Back to the Lone Ranger.  I liked the Lone Ranger of my imagination better than the one using an ordinary human actor, limited by reality.  While it frustrates me when I am trying to help Mary Ann stay safe, avoid trips to the hospital, keep alive, I think denial is a necessary tool for daily survival.

Let’s be straight about this.  Every time Mary Ann is in bed and very quiet, a little voice tells me to listen carefully to be sure she is still breathing — that she hasn’t died.  Every time she gets up to walk can be the last time.  She can faint or lose her balance and hit her head on something.  Head injuries are one of the most common causes of the death of someone with Parkinson’s.  Yes, this is part of our reality.  We have been to the emergency room.  I have had to call the children to come from other parts of the country, told that she might not survive the night.  We have been told twice that she was within a hair’s breadth of going on a ventilator.  Yes, Parkinson’s Disease Dementia (a Lewy Body Dementia) has begun and is likely to get worse until she does not recognize me or the children.  Yes, she may choke on her food (aspirate it into her lungs) and not survive.  Plaque might break loose from that rough surfaced lesion in her carotid artery.  A clot might form due to inadequate heart function — a clot that could take her in seconds.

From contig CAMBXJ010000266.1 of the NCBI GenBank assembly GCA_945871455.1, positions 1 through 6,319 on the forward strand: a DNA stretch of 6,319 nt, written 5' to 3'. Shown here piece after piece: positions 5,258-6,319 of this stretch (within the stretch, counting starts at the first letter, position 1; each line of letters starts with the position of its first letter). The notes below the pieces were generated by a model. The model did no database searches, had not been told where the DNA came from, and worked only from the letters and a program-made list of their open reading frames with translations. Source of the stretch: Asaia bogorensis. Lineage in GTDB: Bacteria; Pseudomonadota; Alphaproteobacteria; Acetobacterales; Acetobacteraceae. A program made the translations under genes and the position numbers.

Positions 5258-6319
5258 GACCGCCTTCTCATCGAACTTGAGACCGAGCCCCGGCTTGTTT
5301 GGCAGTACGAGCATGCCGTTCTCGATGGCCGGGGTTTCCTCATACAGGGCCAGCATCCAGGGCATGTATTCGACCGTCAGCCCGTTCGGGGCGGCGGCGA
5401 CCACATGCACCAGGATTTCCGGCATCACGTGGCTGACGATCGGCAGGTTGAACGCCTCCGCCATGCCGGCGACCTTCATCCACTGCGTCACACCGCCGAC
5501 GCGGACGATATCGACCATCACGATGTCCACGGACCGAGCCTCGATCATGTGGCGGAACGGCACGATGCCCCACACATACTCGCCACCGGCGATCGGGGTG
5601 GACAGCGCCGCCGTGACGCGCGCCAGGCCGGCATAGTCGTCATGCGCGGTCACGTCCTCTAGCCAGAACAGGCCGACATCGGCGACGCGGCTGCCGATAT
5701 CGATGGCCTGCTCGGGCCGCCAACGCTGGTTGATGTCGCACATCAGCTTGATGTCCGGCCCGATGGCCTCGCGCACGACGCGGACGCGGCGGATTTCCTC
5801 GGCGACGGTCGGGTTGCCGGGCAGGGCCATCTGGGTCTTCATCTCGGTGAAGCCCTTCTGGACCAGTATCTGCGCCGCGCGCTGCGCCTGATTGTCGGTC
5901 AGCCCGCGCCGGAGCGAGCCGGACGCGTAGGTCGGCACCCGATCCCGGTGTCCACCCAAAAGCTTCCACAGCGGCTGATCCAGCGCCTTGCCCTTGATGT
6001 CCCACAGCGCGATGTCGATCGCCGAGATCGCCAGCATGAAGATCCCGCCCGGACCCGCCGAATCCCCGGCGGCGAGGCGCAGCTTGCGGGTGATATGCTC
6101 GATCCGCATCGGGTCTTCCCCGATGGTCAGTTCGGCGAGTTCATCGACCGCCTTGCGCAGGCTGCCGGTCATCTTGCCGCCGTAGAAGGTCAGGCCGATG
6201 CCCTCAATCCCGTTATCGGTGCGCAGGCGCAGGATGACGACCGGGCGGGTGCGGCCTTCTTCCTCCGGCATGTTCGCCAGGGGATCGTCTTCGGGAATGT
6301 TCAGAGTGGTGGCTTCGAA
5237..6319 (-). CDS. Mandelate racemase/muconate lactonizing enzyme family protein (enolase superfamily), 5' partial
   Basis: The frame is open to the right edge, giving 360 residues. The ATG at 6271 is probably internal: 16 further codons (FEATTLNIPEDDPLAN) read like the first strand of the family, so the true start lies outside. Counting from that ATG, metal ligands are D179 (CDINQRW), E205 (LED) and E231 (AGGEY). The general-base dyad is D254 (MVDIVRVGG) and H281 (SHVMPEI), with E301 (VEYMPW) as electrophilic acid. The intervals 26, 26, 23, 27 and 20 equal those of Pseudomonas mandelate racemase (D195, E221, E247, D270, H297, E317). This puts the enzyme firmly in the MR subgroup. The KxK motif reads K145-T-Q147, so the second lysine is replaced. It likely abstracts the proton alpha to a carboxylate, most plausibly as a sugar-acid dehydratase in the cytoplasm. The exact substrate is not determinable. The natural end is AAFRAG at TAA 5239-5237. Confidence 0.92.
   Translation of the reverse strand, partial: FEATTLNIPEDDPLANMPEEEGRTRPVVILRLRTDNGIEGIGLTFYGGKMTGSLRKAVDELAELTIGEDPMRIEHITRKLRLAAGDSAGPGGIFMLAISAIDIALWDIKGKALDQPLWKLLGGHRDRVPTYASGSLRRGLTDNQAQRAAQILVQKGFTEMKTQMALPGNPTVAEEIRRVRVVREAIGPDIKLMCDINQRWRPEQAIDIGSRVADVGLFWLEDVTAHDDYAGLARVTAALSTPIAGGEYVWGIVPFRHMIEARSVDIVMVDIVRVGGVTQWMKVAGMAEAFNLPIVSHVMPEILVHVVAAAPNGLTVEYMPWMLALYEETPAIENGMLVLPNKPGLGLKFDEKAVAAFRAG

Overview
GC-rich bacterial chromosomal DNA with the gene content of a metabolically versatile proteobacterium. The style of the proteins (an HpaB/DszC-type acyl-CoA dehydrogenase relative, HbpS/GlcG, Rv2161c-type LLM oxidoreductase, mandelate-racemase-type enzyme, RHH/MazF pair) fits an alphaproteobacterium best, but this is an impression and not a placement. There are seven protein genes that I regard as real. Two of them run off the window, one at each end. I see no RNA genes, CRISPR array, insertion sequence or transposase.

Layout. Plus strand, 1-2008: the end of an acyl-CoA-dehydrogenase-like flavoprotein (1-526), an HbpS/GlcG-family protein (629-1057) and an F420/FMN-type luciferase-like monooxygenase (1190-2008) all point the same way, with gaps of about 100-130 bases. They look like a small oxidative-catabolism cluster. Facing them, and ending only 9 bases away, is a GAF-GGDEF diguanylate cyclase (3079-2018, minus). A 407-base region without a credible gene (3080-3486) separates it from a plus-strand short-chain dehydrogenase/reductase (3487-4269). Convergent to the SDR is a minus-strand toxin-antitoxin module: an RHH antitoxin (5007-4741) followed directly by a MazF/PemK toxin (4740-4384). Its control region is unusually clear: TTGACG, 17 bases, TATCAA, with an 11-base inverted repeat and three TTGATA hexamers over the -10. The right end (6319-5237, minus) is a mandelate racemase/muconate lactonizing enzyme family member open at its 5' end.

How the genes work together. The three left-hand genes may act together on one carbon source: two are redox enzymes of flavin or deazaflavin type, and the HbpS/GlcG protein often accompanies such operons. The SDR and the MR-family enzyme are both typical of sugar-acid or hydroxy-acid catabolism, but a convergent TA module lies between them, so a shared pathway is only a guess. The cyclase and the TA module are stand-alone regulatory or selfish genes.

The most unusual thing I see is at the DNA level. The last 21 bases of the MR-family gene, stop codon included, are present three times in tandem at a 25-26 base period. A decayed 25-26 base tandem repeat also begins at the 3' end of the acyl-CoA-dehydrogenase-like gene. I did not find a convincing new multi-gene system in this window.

That is reality.  Is that how we should live, facing reality moment by moment, immersed in the truth?  Hell, no!  (Excuse my French, as they say — please don’t be offended if you happen to be French — Mary Ann is.)  The way to live is in denial!  Every day when we get up, we are as alive as anyone else.  We have things that need to be done that are shaped by our circumstances, but we are as alive as we were yesterday and as we expect to be tomorrow.  Don’t feel sorry for us or patronize us or suggest that our quality of life is any less than anyone else’s.  We love and feel and dream.  We are filled with the beauty of spring flowers and blue skies with puffy clouds.  We draw in the wonderful scents after a rain, we eat ice cream voraciously.  We cherish friends.

That is the reality in which we choose to live.  In our denial, we are not foolish.  We do what can be done to ready ourselves for things that are likely to come.  We have purchased our burial plots.  We have written down our preferences for funeral services.  We have chosen to live in a maintenance-free (hardly free) home.  We have enlarged doorways for wheelchair and walker.  We have purchased a lift for times I am unable to get her up.  We have checked out options for future care.  We have living wills and durable powers of attorney.  We are not stupid.  We acknowledge reality and deal with it.   We just choose not to live in it day by day. 

Give me the bigger than life Lone Ranger I saw in my mind’s eye, as I heard his booming voice with with my mind’s ear say, “Hi Yo Silver, Away.”

You can have Reality.  Mary Ann and I choose Denial.